After rigging up a Blu-ray deck to the coaxial digital input, we popped Avatar in the disc tray and settled back. Flipping to the movie’s best test scenes (Battle for Pandora and Assault on Home Tree) the first thing that jumps out is how remarkably beefy the Z906’s sound is. It gives real body and depth to the frequent missile explosions and rat-tat-tat of machine gun fire, evoking a sense of power and aggression that makes us completely understand why THX gave it the thumbs up.
There also a reasonable amount of detail poking through the bangs and crashes, and some lovely high-frequency work that gives the sound a crisp, perky feel that’s certainly streets ahead of what you’d get from flatpanel TV speakers – a fact that in itself will be enough to persuade some people. This decent detail reproduction is also noticeable during quiet scenes, particularly Jake’s regular expeditions through the Pandoran forest. Listen closely and you can make out distant animal cries, gentle ambience and the rustling of leaves underfoot. It doesn’t tease out this information with the quite the same level of effortlessness and absolute clarity as dedicated home cinema speakers from the likes of Teufel, KEF or Tannoy but it’s a good effort.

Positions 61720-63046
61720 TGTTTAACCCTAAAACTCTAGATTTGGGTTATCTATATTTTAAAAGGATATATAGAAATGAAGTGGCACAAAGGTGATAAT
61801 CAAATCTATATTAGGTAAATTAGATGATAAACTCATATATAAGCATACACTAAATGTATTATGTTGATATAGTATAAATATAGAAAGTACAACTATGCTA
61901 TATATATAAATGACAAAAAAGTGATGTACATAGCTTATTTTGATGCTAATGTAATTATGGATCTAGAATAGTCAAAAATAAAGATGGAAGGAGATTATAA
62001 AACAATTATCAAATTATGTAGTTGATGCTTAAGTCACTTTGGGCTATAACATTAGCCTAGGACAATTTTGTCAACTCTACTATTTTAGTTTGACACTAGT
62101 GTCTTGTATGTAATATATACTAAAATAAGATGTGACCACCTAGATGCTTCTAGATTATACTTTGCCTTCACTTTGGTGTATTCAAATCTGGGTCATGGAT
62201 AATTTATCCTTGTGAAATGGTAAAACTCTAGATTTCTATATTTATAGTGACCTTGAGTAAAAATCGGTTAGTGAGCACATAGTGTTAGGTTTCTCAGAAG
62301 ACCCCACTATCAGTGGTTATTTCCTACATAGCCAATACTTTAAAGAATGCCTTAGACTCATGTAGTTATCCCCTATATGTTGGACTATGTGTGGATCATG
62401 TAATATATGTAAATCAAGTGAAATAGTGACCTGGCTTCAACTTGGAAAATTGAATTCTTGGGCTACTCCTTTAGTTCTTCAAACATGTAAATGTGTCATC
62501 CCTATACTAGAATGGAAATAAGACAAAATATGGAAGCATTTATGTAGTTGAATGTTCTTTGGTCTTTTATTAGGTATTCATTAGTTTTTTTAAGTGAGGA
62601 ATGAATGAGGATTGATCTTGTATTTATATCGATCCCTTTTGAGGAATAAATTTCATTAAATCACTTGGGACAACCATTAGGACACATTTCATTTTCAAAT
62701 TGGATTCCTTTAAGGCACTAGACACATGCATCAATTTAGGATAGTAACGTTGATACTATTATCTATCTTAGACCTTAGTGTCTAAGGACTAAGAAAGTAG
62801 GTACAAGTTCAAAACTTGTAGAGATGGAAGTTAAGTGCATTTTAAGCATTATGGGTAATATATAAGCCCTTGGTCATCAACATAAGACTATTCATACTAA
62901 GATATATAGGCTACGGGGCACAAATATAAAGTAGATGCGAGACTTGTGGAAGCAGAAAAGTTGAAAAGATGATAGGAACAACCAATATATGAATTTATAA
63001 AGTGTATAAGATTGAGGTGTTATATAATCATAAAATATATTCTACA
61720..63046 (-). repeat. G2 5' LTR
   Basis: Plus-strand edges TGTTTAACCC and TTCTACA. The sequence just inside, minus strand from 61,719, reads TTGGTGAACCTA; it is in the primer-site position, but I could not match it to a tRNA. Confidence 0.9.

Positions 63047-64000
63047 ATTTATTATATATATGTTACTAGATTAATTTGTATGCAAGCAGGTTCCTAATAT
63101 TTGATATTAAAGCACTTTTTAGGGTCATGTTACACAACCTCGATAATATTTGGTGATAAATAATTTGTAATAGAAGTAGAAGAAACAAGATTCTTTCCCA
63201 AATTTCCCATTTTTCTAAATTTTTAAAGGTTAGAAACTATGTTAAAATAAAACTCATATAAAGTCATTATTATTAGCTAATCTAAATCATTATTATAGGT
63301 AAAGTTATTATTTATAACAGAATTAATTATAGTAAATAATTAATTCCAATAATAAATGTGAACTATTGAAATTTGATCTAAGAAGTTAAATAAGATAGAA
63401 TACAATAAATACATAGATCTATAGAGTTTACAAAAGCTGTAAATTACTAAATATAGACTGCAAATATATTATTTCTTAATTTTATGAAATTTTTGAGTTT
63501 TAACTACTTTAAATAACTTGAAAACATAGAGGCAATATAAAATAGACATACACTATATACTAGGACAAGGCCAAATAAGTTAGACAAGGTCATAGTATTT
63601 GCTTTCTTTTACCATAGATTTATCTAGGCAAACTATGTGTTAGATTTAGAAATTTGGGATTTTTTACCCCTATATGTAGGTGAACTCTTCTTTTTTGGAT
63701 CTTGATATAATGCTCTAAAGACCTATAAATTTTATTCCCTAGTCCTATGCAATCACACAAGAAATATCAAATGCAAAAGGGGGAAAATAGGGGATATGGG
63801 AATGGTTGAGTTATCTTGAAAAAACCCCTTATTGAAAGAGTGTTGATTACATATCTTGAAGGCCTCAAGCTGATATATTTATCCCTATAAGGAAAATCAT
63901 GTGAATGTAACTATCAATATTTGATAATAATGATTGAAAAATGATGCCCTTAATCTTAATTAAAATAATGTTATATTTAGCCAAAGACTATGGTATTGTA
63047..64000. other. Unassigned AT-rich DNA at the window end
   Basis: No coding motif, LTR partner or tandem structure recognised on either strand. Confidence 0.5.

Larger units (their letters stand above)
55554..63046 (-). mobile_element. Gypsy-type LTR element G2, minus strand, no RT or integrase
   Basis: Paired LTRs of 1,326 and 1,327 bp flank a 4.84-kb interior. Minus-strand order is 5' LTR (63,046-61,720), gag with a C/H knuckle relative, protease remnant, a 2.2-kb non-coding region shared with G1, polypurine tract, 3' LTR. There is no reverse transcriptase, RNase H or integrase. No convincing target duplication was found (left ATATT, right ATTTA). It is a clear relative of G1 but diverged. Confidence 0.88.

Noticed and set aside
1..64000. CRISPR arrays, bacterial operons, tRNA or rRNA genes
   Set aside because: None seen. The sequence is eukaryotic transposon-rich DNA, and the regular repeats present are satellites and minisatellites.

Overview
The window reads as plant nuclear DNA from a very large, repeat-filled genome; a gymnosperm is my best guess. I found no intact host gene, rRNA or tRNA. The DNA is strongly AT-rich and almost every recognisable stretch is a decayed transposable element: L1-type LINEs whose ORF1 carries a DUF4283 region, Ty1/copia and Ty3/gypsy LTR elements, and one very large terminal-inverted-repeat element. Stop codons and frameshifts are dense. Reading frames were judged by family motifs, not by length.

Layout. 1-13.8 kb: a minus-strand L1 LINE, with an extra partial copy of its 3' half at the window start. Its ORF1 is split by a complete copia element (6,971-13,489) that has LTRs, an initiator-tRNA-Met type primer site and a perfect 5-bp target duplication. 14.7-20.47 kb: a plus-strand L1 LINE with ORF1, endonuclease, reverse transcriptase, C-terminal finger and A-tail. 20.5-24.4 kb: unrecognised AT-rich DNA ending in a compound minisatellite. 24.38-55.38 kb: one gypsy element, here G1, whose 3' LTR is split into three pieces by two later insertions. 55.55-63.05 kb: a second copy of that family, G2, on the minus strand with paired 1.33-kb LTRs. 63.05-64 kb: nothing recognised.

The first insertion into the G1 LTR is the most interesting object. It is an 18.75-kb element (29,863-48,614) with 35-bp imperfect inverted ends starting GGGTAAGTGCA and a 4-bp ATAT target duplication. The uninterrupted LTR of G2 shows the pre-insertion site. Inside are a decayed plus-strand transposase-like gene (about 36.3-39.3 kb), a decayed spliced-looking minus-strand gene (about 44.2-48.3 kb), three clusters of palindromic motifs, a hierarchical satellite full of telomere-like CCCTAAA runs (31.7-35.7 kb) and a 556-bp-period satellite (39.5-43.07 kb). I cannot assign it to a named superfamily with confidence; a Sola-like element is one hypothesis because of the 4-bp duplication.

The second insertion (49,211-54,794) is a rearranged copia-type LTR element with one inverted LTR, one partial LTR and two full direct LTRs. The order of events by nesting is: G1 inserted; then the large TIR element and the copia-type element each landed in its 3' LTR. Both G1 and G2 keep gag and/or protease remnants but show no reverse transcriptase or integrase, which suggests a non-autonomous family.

Bass performance is excellent. The sub keeps low frequencies sounding tight and accurate, putting real punch and drive behind effects, plus it can muster a deep, sustained rumble without drowning out the other speakers. We’re also pleased with the clarity of dialogue which shoots through the busiest of scenes without any muddiness or excessive sibilance. It’s likely that you’ll regularly use this system to play music too, particularly if ifs rigged up to your PC, and if so you can expect a clean, dynamic reproduction of your tracks, anchored by nimble, rhythmic bass notes. Vocals enjoy surprising richness and high-frequencies aren’t thin.
Whether you’re using the Z906 in the office or living room, it delivers a very impressive sound with depth, punch and decent detail reproduction. And although its techy design is better suited to a desk than a TV stand, build quality is extremely robust and the inclusion of a control console is a convenient feature, despite its slightly cryptic quirks. There’s also a useful range of sockets, although the lack of HDMI inputs and Dolby True HD/DTS HD MA decoding is a slight disappointment and undermines the Z906’s status as a cutting-edge home entertainment hub.